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2021 in review - the year in the future of events

Jon Reed Profile picture for user jreed December 20, 2021
In 2021, event planners hit the wall. Virtual events had run their course, but on-the-ground events didn't work out either. "Hybrid" events were a last minute scramble, not a bold innovation. Now we have another chance to design exceptional - and adaptable - events.


Event planners began 2021 event with high hopes: we'd get virtual events right in the spring, and on-the-ground events would make their triumphant return in the fall. Neither happened.

Virtual events remained (mostly) mediocre, and fall events didn't come to fruition - though a few valiant attempts at a "hybrid' event structure stood out.

2022 will go in one of two directions: event planners could bet again on the full return of on-the-ground events (not recommended), or they could apply the lessons of virtual events into a hybrid event structure.

Call it a necessary adaption to the unpredictability of COVID variants, but it could also be more. It could be a chance to get the best of both formats: the reach and inclusion of virtual, and the serendipities of on the ground.

The catch? Embedding a hybrid component into an on-the-ground event isn't easy. We'll need all the best ideas for virtual events, combined with great facilitators, and, probably, a VIP "virtual" event structure. I hope these best-of selections get event teams heading in fruitful directions - whatever 2022 may bring.

The future of events is hybrid, but how do we get there? Tips and visuals with Paul Richards of HuddleCamHD

Before we received the latest event setback, otherwise known as the Omicron COVID variant, I was already making the case for hybrid events:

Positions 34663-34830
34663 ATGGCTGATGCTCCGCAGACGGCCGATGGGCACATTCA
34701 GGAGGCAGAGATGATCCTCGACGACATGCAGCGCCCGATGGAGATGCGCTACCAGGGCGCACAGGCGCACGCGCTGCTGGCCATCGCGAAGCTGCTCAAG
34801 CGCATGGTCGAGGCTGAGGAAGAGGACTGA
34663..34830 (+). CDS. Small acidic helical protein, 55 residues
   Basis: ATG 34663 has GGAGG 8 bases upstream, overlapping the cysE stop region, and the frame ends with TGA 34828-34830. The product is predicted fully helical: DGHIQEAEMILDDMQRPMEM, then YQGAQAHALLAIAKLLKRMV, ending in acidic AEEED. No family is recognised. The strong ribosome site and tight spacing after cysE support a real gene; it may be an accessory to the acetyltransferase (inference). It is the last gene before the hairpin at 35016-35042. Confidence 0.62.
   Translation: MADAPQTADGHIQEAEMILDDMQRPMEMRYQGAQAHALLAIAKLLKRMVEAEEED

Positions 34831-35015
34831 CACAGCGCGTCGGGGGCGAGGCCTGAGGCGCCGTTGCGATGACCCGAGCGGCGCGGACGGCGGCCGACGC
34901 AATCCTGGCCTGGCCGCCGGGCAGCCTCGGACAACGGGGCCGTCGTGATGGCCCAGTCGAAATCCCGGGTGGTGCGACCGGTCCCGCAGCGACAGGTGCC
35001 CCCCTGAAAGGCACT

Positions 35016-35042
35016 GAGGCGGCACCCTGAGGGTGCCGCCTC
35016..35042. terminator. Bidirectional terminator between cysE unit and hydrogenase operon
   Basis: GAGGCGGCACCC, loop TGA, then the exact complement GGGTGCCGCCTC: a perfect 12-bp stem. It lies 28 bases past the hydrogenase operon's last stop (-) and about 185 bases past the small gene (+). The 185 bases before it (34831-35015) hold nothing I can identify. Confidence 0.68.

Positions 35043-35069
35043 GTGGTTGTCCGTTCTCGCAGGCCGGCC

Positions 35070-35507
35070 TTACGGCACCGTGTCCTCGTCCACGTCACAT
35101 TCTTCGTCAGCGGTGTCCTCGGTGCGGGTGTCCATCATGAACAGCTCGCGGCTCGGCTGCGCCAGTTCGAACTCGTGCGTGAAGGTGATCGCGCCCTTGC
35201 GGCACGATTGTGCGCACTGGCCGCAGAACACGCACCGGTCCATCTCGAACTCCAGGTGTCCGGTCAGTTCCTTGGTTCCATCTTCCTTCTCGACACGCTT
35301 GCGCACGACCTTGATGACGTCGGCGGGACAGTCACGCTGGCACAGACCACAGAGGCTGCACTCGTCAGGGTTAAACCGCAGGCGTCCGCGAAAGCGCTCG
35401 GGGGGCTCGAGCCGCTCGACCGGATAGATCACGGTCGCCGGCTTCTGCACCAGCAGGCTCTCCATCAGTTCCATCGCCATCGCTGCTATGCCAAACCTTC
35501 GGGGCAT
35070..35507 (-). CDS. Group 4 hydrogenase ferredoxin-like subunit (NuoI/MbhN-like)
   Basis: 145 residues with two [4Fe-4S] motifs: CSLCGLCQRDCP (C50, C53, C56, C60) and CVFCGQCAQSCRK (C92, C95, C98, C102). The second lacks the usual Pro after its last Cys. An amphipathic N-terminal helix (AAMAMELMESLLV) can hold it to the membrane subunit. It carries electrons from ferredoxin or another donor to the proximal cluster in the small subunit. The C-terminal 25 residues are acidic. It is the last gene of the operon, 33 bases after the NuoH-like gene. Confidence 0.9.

• Hybrid events are more inclusive than on-the-ground events.
  • Hybrid events bring in international audiences - travel across oceans is not likely to be easy anytime soon.
  • Hybrid events are the best hedge we have against disruptions in our event planning (see: Omicron).
  • Properly executed, hybrid events can boost valuable opt-in data - even if monetizing hybrid attendees is a work in progress.

Why? Paul Richards of HuddleCam HD is a virtual/hybrid event pioneer, with a slew of creative ideas on pulling off hybrid events, and virtual events with a VIP track.

So your company is customer-centric? Then your upcoming event better be hybrid

Providing attendees a true choice between online and on-the-ground is not going to cannibalize your event. Plenty of folks are ready to get on planes and see each other. Those who aren't coming - well, they aren't coming. No matter what kind of online options you provide. A true hybrid event gives you a much better shot at the active participation of remote participants. And it gives you the ability to take a true customer-first stance, and not pressure people into attending.

Why? In August, I made an impassioned case for fall hybrid events. I'm not sure that message hit home - but now we have a clean slate.

What would a hybrid event look like? Answer: you'll need much more than a streaming keynote

Hybrid events will post challenges. Streaming the keynote and pushing the social hashtag isn't nearly enough. But including virtual attendees in VIP meetings and social cocktail hours obviously isn't realistic either. Nor is live streaming every single conference session - not yet anyway.